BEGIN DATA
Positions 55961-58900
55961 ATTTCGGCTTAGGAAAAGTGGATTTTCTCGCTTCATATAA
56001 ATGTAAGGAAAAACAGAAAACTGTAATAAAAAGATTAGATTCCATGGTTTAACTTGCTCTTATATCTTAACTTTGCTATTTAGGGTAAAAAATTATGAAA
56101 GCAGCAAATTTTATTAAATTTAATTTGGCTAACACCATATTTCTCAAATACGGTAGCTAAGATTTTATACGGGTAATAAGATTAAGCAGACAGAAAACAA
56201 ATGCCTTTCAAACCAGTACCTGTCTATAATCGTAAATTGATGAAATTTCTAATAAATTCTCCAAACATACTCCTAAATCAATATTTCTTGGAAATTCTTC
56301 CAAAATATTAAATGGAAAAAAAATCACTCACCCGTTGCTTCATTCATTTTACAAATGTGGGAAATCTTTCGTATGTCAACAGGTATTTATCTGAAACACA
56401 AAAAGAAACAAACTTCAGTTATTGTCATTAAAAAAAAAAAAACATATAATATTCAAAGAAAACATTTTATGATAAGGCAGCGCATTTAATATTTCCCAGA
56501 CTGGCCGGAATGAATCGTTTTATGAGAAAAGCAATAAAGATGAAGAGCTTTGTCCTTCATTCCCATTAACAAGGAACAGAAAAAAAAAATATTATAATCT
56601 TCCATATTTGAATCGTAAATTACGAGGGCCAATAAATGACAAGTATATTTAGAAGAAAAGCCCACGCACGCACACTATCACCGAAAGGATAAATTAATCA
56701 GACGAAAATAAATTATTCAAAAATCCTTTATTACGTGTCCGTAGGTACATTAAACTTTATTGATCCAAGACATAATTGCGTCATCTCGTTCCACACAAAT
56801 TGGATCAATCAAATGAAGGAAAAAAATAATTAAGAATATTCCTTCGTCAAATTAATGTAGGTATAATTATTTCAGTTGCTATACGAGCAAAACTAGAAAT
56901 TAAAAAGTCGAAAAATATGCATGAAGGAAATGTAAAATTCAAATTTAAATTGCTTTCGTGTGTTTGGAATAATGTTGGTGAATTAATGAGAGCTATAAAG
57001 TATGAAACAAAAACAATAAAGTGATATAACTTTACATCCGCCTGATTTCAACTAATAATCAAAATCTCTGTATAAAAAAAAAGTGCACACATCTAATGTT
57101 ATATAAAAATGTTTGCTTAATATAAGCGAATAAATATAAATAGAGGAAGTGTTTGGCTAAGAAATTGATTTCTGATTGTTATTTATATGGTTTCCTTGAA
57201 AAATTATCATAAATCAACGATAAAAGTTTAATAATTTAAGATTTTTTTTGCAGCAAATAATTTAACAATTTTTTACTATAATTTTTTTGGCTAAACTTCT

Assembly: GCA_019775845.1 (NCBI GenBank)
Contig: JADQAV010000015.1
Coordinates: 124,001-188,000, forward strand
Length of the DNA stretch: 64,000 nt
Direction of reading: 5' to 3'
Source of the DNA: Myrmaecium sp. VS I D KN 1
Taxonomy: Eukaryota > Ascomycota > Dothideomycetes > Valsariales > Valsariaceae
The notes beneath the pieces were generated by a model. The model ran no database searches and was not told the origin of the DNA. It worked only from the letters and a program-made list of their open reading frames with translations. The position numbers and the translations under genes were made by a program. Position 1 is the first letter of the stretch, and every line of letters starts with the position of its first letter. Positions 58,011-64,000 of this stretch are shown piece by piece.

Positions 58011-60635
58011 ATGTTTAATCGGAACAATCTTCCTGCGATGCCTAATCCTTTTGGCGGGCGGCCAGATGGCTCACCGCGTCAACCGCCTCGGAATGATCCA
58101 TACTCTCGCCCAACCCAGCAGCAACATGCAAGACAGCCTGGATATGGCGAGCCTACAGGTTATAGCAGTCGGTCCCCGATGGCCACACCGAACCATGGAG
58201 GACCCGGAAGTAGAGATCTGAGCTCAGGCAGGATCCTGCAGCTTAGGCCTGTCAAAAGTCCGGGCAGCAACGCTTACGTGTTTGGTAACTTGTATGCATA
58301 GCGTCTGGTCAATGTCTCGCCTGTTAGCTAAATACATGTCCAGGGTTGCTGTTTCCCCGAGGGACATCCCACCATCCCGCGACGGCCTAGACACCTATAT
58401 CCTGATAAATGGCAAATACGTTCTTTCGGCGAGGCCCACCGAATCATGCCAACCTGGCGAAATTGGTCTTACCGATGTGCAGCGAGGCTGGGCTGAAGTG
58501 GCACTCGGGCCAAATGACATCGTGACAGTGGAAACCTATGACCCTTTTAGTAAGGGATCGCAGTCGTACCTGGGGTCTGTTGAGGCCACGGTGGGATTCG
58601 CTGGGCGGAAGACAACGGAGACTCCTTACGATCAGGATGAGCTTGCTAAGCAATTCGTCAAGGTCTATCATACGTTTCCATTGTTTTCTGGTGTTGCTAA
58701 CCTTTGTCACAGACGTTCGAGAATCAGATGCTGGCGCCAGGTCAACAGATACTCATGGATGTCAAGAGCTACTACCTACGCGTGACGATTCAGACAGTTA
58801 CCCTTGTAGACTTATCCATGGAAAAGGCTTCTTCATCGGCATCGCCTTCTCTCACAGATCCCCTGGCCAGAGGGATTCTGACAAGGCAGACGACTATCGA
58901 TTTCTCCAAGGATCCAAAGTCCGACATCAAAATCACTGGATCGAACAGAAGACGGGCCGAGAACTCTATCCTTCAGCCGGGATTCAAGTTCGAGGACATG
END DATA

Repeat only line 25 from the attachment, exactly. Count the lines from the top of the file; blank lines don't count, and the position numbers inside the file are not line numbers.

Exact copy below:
58011 ATGTTTAATCGGAACAATCTTCCTGCGATGCCTAATCCTTTTGGCGGGCGGCCAGATGGCTCACCGCGTCAACCGCCTCGGAATGATCCA